Centres caught rigging construction safety exams
The flagship scheme for certifying builders has been called into question after a string of test centres were caught rigging health and safety exams.
Construction workers across the UK are required to hold a CSCS card to prove skills and grasp of health and safety.
But a joint BBC London/Newsnight investigation revealed widespread, organised cheating, allowing untrained builders on to dangerous sites.
The scheme's administrators insist fraud is being tackled robustly.
Construction Skills Certification Scheme cards, launched by the industry in 1995, are seen as a benchmark.
Nine of the UK's 10 biggest construction companies demand them, as do Crossrail and Heathrow.
But numerous test centres are offering guaranteed passes for cash, enabling workers lacking English to obtain qualifications.
Wep HSE, in Ealing, west London, was among three centres exposed by undercover reporters.
Its director, Garet Estensen, read exam answers from a big screen, instructing candidates: "Follow me on screen, guys. I'm going to shout the correct answer, you just click.
"We're going to make a couple of mistakes - what I don't want is everyone making the same mistake."
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Confronted with the evidence, Mr Estensen, who has won a prestigious health and safety award, made no comment.
Also exposed was Future Training 4 Jobs in Ilford, east London. For £450, Anna Calancia issued the BBC with a supervisor qualification.
The company says Ms Calancia acted alone. It insists it provides quality training and works hard to uphold standards.
A CSCS card acquired with fraudulent qualifications was used by the BBC to get offers of work at building sites, a school - and even a power station.
Construction is the UK's most dangerous employment sector. More construction workers were killed than members of the armed forces during the Afghanistan war.
In the past five years alone, 221 workers died.
The cost of untrained workers
Alan Gillman's son Justin, 26, was killed by falling bricks on a building site in Lincolnshire.
He and another worker were untrained for their task and Chestnut Homes was fined £40,000.
Mr Gillman said: "You don't expect someone to go to work and not come back. It's beyond all belief.
"He would've been married by now, we would have grandchildren.
"That's all been taken away. You think about it every day."
A BBC Freedom of Information request to the Construction Industry Training Board (CITB), which administers the scheme, revealed steeply rising cases of CSCS fraud.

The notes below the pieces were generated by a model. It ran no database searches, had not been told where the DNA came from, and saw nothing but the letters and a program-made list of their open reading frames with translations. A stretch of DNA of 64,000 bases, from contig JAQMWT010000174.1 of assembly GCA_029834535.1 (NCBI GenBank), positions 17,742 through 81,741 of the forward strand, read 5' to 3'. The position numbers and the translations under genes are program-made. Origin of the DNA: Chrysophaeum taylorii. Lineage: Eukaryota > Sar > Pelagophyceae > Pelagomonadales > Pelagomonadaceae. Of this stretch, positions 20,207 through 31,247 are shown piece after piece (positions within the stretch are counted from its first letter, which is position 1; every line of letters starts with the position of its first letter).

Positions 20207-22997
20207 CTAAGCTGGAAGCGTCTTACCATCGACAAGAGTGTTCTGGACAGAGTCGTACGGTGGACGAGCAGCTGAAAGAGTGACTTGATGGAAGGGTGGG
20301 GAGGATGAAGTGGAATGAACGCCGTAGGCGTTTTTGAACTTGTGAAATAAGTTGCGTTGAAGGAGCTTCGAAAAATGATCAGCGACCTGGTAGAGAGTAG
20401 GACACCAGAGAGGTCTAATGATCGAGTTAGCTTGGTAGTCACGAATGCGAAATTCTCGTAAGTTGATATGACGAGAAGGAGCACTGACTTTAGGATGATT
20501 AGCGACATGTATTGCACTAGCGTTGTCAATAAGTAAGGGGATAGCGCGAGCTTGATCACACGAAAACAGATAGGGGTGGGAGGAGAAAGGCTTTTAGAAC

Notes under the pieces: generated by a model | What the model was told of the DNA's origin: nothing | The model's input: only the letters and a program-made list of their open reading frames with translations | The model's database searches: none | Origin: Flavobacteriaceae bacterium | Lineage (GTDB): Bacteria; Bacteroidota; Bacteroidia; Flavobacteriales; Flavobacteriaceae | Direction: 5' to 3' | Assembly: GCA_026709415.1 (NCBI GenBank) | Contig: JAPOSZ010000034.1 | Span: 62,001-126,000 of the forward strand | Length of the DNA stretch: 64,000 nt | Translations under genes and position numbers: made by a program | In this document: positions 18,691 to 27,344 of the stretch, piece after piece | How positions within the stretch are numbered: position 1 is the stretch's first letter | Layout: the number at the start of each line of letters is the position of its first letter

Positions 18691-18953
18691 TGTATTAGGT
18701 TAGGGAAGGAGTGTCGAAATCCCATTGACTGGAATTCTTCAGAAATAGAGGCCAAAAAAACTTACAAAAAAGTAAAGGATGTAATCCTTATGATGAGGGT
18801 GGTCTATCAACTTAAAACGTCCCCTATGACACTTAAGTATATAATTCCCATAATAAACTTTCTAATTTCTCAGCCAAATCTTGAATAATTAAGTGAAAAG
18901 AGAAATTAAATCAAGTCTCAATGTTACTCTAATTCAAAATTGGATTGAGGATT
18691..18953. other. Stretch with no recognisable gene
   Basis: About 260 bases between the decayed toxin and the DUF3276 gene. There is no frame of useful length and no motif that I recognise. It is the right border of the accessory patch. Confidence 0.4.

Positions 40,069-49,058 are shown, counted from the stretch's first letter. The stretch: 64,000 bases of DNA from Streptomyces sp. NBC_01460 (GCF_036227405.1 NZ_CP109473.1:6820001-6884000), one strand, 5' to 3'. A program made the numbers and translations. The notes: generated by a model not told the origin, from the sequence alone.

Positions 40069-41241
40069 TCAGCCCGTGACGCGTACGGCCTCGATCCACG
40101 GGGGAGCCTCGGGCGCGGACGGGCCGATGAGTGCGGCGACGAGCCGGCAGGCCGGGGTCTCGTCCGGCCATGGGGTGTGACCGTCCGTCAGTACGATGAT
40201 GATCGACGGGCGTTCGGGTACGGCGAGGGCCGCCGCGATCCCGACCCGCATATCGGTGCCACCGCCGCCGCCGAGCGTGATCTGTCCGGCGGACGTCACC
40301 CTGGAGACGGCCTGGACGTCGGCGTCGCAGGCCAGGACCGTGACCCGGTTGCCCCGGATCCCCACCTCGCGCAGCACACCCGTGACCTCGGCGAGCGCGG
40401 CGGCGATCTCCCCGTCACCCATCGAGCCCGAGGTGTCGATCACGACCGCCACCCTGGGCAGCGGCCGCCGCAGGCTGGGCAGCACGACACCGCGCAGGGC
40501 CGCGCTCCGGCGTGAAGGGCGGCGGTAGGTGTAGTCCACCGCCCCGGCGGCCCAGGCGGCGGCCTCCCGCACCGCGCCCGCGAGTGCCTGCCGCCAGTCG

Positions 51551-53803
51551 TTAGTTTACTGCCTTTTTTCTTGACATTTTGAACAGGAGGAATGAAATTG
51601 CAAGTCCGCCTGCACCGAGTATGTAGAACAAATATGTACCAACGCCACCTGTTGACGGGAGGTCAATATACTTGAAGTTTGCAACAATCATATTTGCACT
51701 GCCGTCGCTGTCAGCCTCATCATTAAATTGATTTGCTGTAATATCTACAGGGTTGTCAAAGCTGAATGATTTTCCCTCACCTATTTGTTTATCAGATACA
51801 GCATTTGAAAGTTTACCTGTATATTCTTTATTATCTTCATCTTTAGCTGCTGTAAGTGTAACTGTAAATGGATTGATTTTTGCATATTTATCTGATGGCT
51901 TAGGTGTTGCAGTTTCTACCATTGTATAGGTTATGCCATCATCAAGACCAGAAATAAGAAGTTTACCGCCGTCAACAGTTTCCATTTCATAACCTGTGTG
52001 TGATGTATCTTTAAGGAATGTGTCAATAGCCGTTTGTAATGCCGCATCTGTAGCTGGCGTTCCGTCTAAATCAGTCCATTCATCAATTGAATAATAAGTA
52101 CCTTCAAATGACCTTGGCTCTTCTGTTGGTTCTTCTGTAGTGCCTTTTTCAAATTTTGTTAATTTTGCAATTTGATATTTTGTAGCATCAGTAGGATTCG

There were 96 reports in 2012, some 264 in 2013 - and 311 last year.
Construction company Willmott Dixon, which has a turnover of more than £1bn, has now raised questions over the entire scheme.
Mark French, head of safety, said: "As an industry, we've set our stall on the CSCS card being the minimum benchmark to accept workers on to our sites.
"If these people aren't competent workers, we'll end up with guys prepared to take risks. It's going to take a long time for us to get over this as an industry. We'll probably never identify the true number working with cards that aren't bona fide."
Health, safety and environmental manager Alistair Donaghey warned of possible deaths, adding: "I'll never trust the scheme again."
It is estimated that 14% of the UK's construction workers are from abroad - approximately 228,000 people.
Reports by Loughborough University and Irwin Mitchell solicitors have warned that communication difficulties put them at higher risk of accidents.
T&D Glazing and Installation, in east London, employs 200 people. Managing director Toni Timis estimates 20% applying to work there have fraudulent CSCS cards.
He said: "Out of 100 people, half will speak English, so they have no problem with exams. Of the other half, 15 or 20 pay someone [extra] rather than take exams. It's easy to spot them."
One Romanian labourer, speaking anonymously, told the BBC it was open knowledge that CSCS qualifications could be bought.
He said: "People don't care about it being illegal - they just get a job, make some money. In the future, they'll kill someone."
A CITB survey of 419 construction workers responsible for checking CSCS cards indicated 1% saw a fraudulent card every day.
In London, one-third had seen a fraudulent card.
Carl Rhymer, of the CITB, said: "CITB is aware of the problem card fraud poses, which is why we've taken a series of measures to tackle this head on.
"We doubled our spend on fraud investigations, which led to five centres being shut down - with eight other centres under investigation.
"We're accelerating plans to install mandatory CCTV in all centres to monitor for fraudulent activity, and have launched spot-checks.
"Our intelligence suggests card fraud is focused in a small minority of the 544 testing centres."
Graham Wren, the scheme's chief executive, said: "CSCS takes fraudulent activity extremely seriously, and it's essential that steps are taken to prevent it.
"CSCS relies on awarding organisations to verify an individual has achieved required qualifications before CSCS issues the appropriate card.
"CSCS is confident the vast majority of cards issued are a result of a legitimate qualification."
Watch an extended report on Newsnight at 22:30 BST on BBC2